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Treasuring freedom

BEYOND OUR traditions of hospitality or even Christ’s command to be generous, there’s something that stirs compassion and controversy within the church when the matter of asylum seekers is raised.

Part of what comes to the surface is our own history, a story of being on the run: glancing over the shoulder one moment, staring hopefully ahead the next.

The Bible is full of refugee stories, like Jesus, Mary and Joseph bolting for Egypt, one step ahead of Herod’s hit teams.

Yet there’s something deeper in the wider story of God calling and humankind seeking a new home.

From Eden to Egypt and on into exile, there seems to be little but the longing and struggle to be in the Promised Land, the presence of God, the place of rest – and nothing even devout people can do for themselves.

There must be grace.

When God called our spiritual ancestors to risk everything and escape slavery they faced the Red Sea, not the Indian Ocean.

When the forefathers of our faith were becoming comfortable, first persecution drove them from the temple and then siege forced them out of Jerusalem altogether, looking for asylum in the cities of Samaria and on as far as Antioch.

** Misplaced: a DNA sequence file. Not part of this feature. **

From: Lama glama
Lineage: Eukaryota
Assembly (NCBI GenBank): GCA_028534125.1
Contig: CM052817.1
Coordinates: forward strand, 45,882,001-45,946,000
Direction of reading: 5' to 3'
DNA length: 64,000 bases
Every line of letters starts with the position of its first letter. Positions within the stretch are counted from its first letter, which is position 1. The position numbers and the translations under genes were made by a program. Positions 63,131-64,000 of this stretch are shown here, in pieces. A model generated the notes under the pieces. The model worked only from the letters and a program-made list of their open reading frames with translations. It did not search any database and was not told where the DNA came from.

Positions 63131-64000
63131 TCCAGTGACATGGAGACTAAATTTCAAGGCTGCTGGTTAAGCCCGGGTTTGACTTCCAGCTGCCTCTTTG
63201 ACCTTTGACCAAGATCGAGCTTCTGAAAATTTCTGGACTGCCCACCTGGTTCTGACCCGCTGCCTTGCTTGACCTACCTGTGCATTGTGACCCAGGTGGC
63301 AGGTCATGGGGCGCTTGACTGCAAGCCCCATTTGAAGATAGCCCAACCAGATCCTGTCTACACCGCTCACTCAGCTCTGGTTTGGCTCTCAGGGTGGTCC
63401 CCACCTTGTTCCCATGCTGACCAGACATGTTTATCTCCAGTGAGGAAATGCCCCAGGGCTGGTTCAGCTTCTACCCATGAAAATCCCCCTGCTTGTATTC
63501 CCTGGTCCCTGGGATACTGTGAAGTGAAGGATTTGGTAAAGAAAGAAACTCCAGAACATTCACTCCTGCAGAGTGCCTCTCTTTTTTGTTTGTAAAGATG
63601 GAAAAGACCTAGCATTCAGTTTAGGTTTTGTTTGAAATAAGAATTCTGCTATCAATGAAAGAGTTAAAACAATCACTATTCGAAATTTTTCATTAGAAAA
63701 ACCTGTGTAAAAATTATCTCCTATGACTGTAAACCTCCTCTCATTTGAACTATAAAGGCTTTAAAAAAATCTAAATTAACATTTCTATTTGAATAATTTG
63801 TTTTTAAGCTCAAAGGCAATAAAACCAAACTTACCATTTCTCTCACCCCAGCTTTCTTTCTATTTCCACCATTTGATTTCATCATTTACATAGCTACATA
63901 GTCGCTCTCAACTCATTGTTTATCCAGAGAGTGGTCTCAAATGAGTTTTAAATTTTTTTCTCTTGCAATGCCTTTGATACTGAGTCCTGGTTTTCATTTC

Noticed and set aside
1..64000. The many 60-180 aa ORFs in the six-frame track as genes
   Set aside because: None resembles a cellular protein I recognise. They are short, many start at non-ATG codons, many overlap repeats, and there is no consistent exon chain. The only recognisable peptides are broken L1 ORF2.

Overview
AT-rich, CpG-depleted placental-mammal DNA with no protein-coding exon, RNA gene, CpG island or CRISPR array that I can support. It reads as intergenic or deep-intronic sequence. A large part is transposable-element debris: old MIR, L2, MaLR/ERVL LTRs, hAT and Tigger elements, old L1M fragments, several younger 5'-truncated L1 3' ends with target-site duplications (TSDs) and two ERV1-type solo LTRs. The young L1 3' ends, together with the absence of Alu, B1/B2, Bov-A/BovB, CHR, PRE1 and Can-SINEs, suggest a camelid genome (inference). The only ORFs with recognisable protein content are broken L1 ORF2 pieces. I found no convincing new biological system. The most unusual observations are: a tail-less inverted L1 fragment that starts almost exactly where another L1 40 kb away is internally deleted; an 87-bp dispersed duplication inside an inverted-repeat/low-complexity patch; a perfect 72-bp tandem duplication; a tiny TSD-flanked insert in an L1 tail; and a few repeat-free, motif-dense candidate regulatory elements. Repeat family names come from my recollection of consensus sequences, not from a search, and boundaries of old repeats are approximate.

Even the enormous, supposedly multicultural city of Rome wasn’t safe when Claudius wanted to revive the old state religion.

So the Church moved among the Gentiles in Corinth and elsewhere.

But the writer of Hebrews warns us not to get comfortable here in 21st Century Australia. “For this world is not our permanent home; we are looking forward to a home yet to come.”
Does the story of asylum seekers confront us in more ways than one?

It would be shameful to admit that we hold tight the trappings of our wealthy lifestyle: unwilling to share jobs, places in schools and universities, health care or room in our suburbs.

This is not a matter of us and them. The church in which there is no Greek or Jew, no slave or free, has a long history as refugees in the world.

There are people in our congregations whose families fled here from religious and political persecution in Europe, Asia, Africa and the Middle East.

Sitting in a position of worldly power and comfort while I say, “You don’t belong here,” is not the only sin.

Behind that statement is the idea that I do belong here; I have earned the right to the things I have.

Do those asking for refuge in Australia remind us that the good life can so easily be stripped away?

Many seeking asylum had houses, careers, qualifications and businesses in the place where they were born and raised.

So did the people of Britain, France and Germany in the 1940s, Korea in the 1950s, Vietnam through the 60s and 70s, Yugoslavia in the 90s.

Are we trapped by the freedoms we tout?

Or are we free to admit we too are aliens and strangers – longing for a better country, not the Commonwealth of Australia but the Kingdom of God?